This week’s SMOPS is an edited version of Kroeber’s “A History of the Personality of Anthropology,” a piece which Kroeber wrote very late in his life. In it, Kroeber lays down his vision of anthropology’s unique outlook. In one striking passage, he describes anthropology as a ‘changeling’ discipline. Changelings are, in European folklore, elf or fairy children who are brought up by human parents who are unaware of their child’s true nature. The child of natural science on the one hand and the humanities on the other, Kroeber sees anthropology as ill at ease in its adopted home of the social science.
This paper is worthwhile because it conveys in a few short pages some of the fundamental instincts of American cultural anthropology. It will be useful for teachers who need a text to use as the basis for a lecture on anthropology’s outlook. Of course, the piece itself could also simply be assigned. Anthropologists from other national traditions will benefit from this thumbnail sketch of the American outlook, as will non-anthropologists looking for a nontechnical explanation of how anthropologists look at the world.
Recently Kieran Healy posted a link on Twitter to a co-citation graph he’d made to try to understand what philosophers “have been talking about for the last two decades?” He also posted a nice poster he made from this data [PDF]. I reposted these and mentioned that it would be great to have something similar for anthropology. The internet being the wonderful place that it is, I shortly had my wish, courtesy of Jonathan Goodwin.
This chart isn’t as clean as Kieran’s – and probably has too much data (four journals going back to 1973), but Jonathan has helpfully provided instructions for how he did it in case anyone is interested in pursuing it further. I’d love to be able to create separate charts for each of the various sub-disciplines in anthropology, but that might be harder to do since they often appear in the same journals. Still, hopefully some interesting insights can be gleaned from this kind of data. If you are able to do anything with this, let us know in the comments!
UPDATE: Jonathan made a new, lower-density, chart for just 1998-to-the-present.
UPDATE: And a new one, with a chronological slider.
Gramsci was born January 22nd, 1891. I wanted to use the opportunity to correct three common misperceptions about Gramsci.
- Gramsci’s concept of “hegemony” is important because it allows Marxists to talk about “culture.”
The truth is the other way around. Gramsci did not so much provide a way for Marxists to think about culture as he sought to ground the study of culture in Marxism. That is to say, his work was a critique of idealist philosophy which viewed language and culture as having their own internal logic separate from that of political economy. His work was an attempt to ground the study of these subjects in a Marxist history of the Italian state.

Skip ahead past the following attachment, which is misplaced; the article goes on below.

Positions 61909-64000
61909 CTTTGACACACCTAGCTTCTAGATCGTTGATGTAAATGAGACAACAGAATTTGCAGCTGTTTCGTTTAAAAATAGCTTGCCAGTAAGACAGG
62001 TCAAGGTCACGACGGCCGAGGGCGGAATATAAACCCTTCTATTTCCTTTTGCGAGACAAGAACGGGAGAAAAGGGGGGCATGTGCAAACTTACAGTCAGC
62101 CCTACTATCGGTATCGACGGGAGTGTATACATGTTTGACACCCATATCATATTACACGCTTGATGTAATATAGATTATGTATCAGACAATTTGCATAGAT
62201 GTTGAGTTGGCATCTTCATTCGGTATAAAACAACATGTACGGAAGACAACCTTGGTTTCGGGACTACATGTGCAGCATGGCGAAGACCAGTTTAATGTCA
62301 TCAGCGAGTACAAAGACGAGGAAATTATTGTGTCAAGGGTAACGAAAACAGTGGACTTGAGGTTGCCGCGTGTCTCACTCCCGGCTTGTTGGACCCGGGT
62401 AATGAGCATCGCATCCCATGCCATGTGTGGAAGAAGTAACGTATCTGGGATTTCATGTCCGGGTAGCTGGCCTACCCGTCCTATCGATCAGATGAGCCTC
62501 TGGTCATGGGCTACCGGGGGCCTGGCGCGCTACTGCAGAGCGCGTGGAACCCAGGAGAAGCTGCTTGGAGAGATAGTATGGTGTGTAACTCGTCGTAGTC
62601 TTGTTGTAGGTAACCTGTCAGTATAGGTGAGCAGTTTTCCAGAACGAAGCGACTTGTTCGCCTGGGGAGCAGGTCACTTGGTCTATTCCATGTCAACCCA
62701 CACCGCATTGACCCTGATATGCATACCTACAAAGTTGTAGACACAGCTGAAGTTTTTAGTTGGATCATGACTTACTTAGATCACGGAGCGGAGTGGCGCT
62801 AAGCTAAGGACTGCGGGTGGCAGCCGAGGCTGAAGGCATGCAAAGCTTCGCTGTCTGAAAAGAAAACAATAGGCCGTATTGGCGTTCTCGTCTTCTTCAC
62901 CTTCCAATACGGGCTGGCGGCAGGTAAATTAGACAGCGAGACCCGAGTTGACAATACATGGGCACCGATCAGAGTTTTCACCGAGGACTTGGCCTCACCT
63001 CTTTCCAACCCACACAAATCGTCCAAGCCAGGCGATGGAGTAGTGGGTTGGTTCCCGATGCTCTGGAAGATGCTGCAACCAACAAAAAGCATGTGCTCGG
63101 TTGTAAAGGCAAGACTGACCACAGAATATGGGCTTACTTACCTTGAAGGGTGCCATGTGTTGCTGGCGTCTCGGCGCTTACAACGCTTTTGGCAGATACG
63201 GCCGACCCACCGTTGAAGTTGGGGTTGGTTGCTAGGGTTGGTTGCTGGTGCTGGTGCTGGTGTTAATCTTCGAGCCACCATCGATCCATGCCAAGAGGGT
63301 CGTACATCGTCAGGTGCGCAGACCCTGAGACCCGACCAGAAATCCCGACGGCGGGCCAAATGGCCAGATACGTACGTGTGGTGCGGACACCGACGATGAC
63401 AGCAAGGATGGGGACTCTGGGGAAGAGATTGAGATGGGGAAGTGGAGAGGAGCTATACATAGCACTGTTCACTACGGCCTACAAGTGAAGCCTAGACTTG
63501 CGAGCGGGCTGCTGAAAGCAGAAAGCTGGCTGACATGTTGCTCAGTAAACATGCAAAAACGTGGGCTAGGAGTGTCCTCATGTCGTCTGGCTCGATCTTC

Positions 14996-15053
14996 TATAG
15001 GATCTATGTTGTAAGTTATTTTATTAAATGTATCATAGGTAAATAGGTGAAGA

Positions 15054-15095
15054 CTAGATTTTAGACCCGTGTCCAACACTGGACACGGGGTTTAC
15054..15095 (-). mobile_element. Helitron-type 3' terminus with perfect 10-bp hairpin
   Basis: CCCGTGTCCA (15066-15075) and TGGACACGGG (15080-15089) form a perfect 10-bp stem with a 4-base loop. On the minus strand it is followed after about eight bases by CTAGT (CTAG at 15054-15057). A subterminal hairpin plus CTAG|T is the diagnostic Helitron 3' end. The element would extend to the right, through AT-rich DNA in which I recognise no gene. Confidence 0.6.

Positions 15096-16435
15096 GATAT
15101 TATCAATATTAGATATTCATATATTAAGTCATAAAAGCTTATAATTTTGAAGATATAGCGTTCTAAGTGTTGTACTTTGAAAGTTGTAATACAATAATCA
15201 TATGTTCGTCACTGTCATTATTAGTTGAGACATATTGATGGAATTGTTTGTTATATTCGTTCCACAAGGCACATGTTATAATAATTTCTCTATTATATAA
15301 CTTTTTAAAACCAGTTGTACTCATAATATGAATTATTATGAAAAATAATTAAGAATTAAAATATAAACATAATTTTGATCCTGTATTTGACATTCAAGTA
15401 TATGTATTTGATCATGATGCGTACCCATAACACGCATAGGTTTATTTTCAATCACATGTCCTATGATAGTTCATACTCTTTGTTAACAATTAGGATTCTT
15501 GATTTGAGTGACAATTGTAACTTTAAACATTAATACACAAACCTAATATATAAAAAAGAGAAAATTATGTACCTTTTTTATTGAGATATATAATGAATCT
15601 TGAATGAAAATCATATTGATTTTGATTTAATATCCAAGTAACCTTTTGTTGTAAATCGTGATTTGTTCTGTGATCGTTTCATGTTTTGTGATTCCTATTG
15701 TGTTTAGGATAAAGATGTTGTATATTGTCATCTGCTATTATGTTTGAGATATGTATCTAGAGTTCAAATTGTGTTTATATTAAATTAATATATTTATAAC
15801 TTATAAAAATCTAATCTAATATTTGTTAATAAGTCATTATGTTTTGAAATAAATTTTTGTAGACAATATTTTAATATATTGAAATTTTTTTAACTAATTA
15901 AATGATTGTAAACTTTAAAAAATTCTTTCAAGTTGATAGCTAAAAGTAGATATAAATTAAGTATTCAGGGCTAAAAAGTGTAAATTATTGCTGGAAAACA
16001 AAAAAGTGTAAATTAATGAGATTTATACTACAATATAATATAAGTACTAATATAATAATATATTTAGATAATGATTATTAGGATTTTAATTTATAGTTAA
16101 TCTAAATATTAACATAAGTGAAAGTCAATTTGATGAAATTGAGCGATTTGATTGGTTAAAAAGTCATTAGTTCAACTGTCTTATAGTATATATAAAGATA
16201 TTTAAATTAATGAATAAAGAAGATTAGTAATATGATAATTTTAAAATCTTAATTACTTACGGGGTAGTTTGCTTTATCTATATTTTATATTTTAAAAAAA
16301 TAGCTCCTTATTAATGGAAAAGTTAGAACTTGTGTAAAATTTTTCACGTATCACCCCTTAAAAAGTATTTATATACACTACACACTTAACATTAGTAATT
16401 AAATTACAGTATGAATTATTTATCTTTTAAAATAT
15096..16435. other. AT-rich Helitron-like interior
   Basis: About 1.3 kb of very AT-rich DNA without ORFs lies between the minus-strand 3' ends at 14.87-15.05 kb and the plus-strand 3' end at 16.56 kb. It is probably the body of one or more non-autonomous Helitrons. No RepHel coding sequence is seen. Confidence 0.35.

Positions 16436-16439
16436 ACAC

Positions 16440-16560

Recently I’ve been rethinking my attitude towards popular trends in anthropological theory. You know what I’m talking about… that sudden realization that a whole bunch of anthropologists seem to be engaged with a theoretical framework, scholar, or empirical subject matter that seems to have come out of the blue while you weren’t paying attention. Lacan, Agamben, affect, transnational flows… whatnot. In the past I used to share Marshall Sahlins sense that these were but passing fads and that long-established anthropological traditions had already said many of the same things if we just knew where to look for it. Now I’m not so sure.
Lately I’ve been thinking that there is something productive about playing with the latest lingo. The important word is “play.” Just like internet memes, trying to fit your research or ideas into a new meme gives one a chance to see the material afresh. Hell, it can simply make it fun again, like remixing Gangnam Style with Star Trek the Next Generation, or removing all the music and adding sound effects, or perhaps even just singing it as an acoustic set.
The twitter verse lit up yesterday over Nancy Scola’s Atlantic piece entitled “What The Big 1960s Debate in Anthropology Can Tell Us About Mitt Romney“. I’m sympathetic to Scola’s point, but I think the Internet deserves to know the truth about anthropology — which is something you don’t get from Scola’s article.